(First appeared in Orlando Sentinel April 11, 2010)
If you've been out driving lately, you may have noticed a flush of blue wildflowers on the roadsides. The flowers are 1 to 2 feet tall with lavender-blue blooms atop thin, leggy stems.
They are small flowers, easy to overlook if grown alone but completely captivating when clustered together. The flower's botanical name is Linaria Canadensis, but its common name is toadflax. I've only recently learned its name and I don't much like it. The image that toadflax invokes is not nearly as attractive as this wildflower deserves. Fairy bonnet or shy violet would be a more appropriate moniker suggestive of the plant's delicate and unassuming appearance.
Although Linaria canadensis is native to Florida, it grows throughout the United States and Canada. A springtime bloomer, this sun-loving, slender-stemmed flower is not fussy about soil conditions or irrigation. It does just as well in dry, sandy locations as in irrigated garden soil. Self-sown by seed and spreading through an underground network of roots, thousands of individual toadflax are scattered about our property, appearing in equal numbers around water spigots as they do in dry open fields.
When my children were little, they used to gather quantities of the delicate flowers and present them to me for bouquets. The blooms of Linaria canadensis are just right for little hands. The slender stems either break off or pull out of the ground easily and the flower heads are tiny – each one barely bigger than a half inch. From a toddler's perspective, that's an ideal size and if an adult takes the time to look closely at this miniscule bloom, they'll understand why children find them so attractive.
I think Linaria canadensis looks a little like snapdragons but Frederic William Stack, author of Wild Flowers Every Child Should Know, says the flowers remind him of lobelias.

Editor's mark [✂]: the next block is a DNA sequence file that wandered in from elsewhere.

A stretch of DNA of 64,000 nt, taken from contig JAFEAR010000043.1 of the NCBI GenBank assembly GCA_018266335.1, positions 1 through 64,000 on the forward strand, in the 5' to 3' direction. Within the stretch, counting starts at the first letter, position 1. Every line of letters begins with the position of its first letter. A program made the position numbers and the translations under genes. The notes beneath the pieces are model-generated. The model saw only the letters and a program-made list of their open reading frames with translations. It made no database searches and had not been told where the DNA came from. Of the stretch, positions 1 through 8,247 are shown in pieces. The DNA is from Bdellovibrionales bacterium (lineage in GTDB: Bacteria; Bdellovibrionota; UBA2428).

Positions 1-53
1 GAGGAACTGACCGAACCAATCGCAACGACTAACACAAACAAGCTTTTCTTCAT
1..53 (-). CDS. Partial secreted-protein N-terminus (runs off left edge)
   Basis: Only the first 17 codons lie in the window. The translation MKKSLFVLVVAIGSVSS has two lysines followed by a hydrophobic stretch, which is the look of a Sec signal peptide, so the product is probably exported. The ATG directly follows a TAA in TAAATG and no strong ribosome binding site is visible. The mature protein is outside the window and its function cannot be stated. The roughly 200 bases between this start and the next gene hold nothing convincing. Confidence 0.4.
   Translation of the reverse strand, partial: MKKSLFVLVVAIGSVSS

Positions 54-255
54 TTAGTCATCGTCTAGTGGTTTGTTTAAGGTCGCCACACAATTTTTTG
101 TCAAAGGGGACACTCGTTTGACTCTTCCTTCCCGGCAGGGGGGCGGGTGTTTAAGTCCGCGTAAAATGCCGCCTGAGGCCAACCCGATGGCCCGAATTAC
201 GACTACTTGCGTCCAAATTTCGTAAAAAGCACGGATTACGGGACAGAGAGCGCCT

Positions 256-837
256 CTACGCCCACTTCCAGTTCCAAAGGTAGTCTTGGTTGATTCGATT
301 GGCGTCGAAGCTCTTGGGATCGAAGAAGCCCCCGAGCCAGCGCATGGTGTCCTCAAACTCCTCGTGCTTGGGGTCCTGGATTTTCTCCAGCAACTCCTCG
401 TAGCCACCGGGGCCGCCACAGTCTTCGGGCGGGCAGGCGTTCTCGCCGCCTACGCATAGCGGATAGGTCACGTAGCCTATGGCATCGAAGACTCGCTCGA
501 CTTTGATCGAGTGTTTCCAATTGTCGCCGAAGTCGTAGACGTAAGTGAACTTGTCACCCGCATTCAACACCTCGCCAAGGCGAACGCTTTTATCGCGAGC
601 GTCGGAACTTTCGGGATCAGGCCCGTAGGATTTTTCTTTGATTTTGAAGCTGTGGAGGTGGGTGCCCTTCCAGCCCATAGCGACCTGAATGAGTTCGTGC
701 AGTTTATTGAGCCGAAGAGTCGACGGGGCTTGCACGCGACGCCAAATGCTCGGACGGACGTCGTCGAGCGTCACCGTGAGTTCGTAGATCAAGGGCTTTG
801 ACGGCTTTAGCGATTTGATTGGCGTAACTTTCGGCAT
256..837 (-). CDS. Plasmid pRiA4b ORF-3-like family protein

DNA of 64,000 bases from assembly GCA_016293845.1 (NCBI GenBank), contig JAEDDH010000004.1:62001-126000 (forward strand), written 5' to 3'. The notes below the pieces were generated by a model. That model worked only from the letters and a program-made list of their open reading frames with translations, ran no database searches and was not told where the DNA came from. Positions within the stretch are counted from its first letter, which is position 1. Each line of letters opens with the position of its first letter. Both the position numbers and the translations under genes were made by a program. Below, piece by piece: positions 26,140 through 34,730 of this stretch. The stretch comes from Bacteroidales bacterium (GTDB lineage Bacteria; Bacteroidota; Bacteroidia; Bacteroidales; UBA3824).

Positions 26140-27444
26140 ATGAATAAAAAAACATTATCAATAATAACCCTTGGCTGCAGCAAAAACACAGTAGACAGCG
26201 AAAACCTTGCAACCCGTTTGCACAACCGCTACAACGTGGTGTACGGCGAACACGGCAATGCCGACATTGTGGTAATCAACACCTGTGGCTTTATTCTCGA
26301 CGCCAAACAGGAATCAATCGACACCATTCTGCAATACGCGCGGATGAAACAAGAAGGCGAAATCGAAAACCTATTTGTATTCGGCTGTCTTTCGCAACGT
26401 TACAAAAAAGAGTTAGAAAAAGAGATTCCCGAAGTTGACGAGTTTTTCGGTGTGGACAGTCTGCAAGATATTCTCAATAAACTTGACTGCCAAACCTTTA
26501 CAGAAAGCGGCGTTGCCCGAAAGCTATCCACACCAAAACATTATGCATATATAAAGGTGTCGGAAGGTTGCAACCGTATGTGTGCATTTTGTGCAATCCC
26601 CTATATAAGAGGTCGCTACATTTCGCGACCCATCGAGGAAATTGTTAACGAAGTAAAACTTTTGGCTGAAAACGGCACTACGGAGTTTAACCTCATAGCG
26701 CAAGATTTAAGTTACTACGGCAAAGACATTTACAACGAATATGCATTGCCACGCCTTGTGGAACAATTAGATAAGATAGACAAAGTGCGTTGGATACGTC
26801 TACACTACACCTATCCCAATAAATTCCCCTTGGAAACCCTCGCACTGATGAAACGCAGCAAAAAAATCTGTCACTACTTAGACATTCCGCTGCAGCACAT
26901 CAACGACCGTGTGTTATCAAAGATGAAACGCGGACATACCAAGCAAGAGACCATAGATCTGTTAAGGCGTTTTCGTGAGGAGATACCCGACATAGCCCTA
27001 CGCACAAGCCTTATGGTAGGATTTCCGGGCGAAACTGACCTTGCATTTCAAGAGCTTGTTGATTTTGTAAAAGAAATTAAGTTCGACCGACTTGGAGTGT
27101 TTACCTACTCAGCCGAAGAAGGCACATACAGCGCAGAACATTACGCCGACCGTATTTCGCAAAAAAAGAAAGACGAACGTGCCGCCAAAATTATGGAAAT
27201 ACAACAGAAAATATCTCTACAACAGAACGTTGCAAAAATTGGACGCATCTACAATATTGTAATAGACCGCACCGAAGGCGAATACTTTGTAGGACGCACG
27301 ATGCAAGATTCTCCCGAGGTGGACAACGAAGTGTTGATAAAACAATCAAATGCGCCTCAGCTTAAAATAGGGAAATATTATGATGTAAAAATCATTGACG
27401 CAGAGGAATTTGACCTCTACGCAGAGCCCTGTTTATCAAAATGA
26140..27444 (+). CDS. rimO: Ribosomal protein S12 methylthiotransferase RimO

"The pretty little tubular flower is two lipped, with a slender, sharply-pointed, curving spur. The upper lip has two small, rounded and erect lobes. The lower lip has three rounded, spreading lobes, and at the throat there is a prominent, white, two-ridged swelling that hides the stamens and pistil. Several flowers are set on tiny stems in a loose terminal spike."
I like to learn about the plants in my neighborhood, especially ones as prolific as Linaria canadensis. For more than 19 springs, I've enjoyed this wildflower's colorful displays. I've picked the flowers, put them in vases and intentionally left large patches of the bloom standing when mowing the lawn, and I've done all that without knowing the plant's name. That's not unusual. If I walk outside right now, there are probably a dozen other wildflowers growing nearby that I'd be unable to label.
Although I may not know their botanical names, I do know those flowers by their traits. Some are prickly. Some have burrs. Some pull out easily when I weed the garden while others require a substantial yank to detach the roots. The blooms on a few are impressive, on others, not so much. I know which flowers attract butterflies, bees and caterpillars and which have a fragrance that's pleasant to inhale. As interesting and informative as it is to learn the botanical and common names for everyday plants, a name is only one part of a plant's personality.
On the topic of names, I think Linaria canadensis is too large a title for a little flower and the less than attractive moniker toadflax seems all together inappropriate for this lovely member of the figwort family. To me, Linaria canadensis will always be "the little blue flower that appears in spring." That name is admittedly longer than necessary but at least it accurately describes this overlooked beauty that enriches our landscape each year.